Conflict and Complications in Magic
For the magic student:
I was talking with some guys on the Magic Café about conflict and complications in magic routines.
Every magic trick is like a little play, with the magician as the Protagonist, and the assisting spectator as the Antagonist.
The magician has a card chosen, the spectator wants to put it back anywhere he wants, or otherwise creates Conflict.
The magician wins, creating Resolution.
Along the way are complications.
This is how a routine is developed–by filling in the details of plot and character. Conflict and complications are the easiest ways to enlarge on the plot.
If you ask someone to take a card, and they want to put it back some place different than you suggested, this is a great moment of conflict that can be manipulated into the routine and provide engagement and emotion.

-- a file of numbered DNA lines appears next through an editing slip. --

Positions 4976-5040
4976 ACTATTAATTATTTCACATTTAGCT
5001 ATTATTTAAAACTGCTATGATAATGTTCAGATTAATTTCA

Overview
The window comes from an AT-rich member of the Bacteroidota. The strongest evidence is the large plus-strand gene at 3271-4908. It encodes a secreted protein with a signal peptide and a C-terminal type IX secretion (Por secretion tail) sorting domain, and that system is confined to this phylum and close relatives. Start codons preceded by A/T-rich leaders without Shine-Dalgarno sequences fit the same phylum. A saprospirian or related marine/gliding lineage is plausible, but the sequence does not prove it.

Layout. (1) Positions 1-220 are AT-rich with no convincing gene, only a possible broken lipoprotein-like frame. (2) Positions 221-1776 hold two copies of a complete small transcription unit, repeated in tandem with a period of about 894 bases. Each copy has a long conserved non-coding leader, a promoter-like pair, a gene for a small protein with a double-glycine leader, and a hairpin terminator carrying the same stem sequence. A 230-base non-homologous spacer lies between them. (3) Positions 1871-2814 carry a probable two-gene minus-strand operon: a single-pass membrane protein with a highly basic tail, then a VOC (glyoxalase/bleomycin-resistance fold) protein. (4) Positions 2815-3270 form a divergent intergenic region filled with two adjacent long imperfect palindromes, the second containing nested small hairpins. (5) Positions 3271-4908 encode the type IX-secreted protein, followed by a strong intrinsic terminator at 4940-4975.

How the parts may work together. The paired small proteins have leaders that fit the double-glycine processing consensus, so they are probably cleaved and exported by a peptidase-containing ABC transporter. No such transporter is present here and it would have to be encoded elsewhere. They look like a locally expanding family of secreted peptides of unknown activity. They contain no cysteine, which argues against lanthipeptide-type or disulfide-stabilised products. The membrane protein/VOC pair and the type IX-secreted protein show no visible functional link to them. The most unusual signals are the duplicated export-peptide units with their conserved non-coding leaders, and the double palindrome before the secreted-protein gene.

Whenever there is an emotional exchange between the performer and his spectator assistant the audience is galvanized; what is going to happen? Nothing engages interest as well as conflict and emotional drama.
The more the magician can express surprise, worry, slyness, anger or joy, and the more he can set his little play us to make the spectator respond with emotion, the more fun and exciting the presentation.
The magician should seek out such complications and use them to add to the interest level of his little drama:
You can watch the whole routine here:
Posted on January 13, 2016, in Uncategorized and tagged Magic, Magic Castle, Pop Haydn. Bookmark the permalink. 1 Comment.